Tom Price, MD, today offered his resignation as HHS secretary, according to a statement from the White House.
“Secretary of Health and Human Services Thomas Price offered his resignation earlier today and the President accepted. The President intends to designate Don J. Wright of Virginia to serve as Acting Secretary, effective at 11:59 p.m. on September 29, 2017. Mr. Wright currently serves as the Deputy Assistant Secretary for Health and Director of the Office of Disease Prevention and Health Promotion,” according to the statement.
According to reports from the Associated Press, the resignation comes after Price’s “costly travel triggered investigation that overshadowed the administration’s agenda and angered his boss.”
Price has been at the center of a scandal surrounding his use of private charter airplanes for government business trips.
The New York Times reported today the cost of Price’s travel was “at least $400,000 in travel bills for chartered flights.”
Prior to the Friday announcement of his resignation, Price issued the following statement on Thursday, Sept. 28: “I continue to welcome and am cooperating fully with the Office of Inspector General review of processes and procedures related to my official travel as Secretary of the Department of Health and Human Services (HHS). I have also taken the additional step of initiating a department review to determine if any changes or reforms are necessary. As previously stated, all of this travel was approved by legal and HHS officials. Despite this, I regret the concerns this has raised regarding the use of taxpayer dollars.”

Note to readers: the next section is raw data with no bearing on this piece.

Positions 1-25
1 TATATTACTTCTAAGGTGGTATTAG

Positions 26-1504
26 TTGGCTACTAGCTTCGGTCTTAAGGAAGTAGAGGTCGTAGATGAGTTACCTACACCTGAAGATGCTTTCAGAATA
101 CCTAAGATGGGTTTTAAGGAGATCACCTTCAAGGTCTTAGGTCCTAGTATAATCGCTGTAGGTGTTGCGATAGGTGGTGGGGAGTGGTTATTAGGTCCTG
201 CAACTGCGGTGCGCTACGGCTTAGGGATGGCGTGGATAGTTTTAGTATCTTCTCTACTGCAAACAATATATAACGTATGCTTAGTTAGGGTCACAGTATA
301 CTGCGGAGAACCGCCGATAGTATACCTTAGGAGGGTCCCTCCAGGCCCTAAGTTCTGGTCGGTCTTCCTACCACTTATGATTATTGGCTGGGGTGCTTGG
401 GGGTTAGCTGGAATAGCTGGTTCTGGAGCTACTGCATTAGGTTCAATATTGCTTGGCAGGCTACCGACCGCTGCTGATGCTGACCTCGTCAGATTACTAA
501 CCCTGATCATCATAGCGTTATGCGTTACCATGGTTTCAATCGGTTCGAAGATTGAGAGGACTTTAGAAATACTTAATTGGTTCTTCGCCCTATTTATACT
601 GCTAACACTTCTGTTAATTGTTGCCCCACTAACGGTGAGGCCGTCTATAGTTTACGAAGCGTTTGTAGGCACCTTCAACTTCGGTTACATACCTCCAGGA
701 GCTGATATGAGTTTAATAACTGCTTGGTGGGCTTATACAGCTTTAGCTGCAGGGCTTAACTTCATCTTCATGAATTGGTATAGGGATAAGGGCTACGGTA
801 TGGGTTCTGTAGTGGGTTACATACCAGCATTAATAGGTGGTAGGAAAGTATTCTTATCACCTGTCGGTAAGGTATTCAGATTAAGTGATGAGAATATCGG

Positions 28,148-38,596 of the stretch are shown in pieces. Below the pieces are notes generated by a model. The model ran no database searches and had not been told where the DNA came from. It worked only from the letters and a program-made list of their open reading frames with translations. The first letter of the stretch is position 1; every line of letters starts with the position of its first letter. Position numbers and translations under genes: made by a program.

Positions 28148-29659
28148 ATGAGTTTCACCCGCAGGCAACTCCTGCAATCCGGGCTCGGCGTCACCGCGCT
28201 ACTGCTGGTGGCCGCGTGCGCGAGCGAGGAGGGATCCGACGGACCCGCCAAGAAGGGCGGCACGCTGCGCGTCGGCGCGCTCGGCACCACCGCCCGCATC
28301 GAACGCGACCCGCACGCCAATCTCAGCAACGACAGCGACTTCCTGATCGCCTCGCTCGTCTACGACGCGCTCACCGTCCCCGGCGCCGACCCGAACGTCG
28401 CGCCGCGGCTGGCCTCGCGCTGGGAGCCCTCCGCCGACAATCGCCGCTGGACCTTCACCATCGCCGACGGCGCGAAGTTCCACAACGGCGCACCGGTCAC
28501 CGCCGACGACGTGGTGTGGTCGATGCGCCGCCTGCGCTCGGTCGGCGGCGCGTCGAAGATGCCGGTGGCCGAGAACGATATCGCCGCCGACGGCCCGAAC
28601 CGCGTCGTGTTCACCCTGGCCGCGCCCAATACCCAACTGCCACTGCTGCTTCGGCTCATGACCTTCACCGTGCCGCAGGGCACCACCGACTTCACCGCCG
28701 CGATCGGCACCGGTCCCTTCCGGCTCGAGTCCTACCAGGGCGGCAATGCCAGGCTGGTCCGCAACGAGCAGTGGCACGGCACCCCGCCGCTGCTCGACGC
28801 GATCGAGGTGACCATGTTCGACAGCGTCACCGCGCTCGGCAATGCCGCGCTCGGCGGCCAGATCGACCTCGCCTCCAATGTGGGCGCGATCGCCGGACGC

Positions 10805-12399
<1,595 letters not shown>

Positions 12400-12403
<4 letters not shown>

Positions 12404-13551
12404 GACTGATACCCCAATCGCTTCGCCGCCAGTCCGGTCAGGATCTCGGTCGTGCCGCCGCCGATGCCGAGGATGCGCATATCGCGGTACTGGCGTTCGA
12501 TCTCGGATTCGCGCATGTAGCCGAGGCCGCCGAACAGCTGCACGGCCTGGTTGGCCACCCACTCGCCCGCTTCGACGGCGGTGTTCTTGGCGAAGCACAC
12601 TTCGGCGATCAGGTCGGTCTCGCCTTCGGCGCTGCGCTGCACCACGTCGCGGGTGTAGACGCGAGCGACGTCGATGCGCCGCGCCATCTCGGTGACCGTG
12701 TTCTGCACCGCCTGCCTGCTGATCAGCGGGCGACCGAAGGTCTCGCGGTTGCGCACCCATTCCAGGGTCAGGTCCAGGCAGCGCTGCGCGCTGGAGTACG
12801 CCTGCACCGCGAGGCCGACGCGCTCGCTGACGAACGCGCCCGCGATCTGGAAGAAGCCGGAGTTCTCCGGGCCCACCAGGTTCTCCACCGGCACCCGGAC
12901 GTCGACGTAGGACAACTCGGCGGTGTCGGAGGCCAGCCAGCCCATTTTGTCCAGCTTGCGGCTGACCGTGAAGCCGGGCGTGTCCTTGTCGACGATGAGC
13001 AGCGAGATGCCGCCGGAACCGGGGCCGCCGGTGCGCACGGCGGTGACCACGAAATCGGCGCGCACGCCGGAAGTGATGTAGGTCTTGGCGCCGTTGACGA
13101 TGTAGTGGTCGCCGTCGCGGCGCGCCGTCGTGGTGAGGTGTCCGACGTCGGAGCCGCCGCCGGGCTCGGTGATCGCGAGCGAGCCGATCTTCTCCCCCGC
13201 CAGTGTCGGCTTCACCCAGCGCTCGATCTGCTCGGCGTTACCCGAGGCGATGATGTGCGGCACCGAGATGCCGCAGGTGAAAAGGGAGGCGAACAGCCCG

Price further stated that he and his staff “will continue to cooperate fully with the OIG and internal review,” “take no more private charter flights as Secretary of HHS” and he “will write a personal check to the US Treasury for the expenses of [his] travel on private charter planes.”
Price was confirmed as HHS secretary on Feb. 10.
During his tenure with HHS, soon-to-be-designated secretary Don. J. Wright, MD, MPH, has led development of HHS-wide public health policy recommendations and oversaw 12 core public health offices and 11 advisory committees. Wright received his undergraduate degree from Texas Tech University, a medical degree from the University of Texas, and a master’s degree in public health from the Medical College of Wisconsin. He completed his family medicine residency training at Baylor College of Medicine and is board-certified in both family medicine and preventive medicine. He is a fellow of the American College of Occupational and Environmental Medicine and the American Academy of Family Physicians.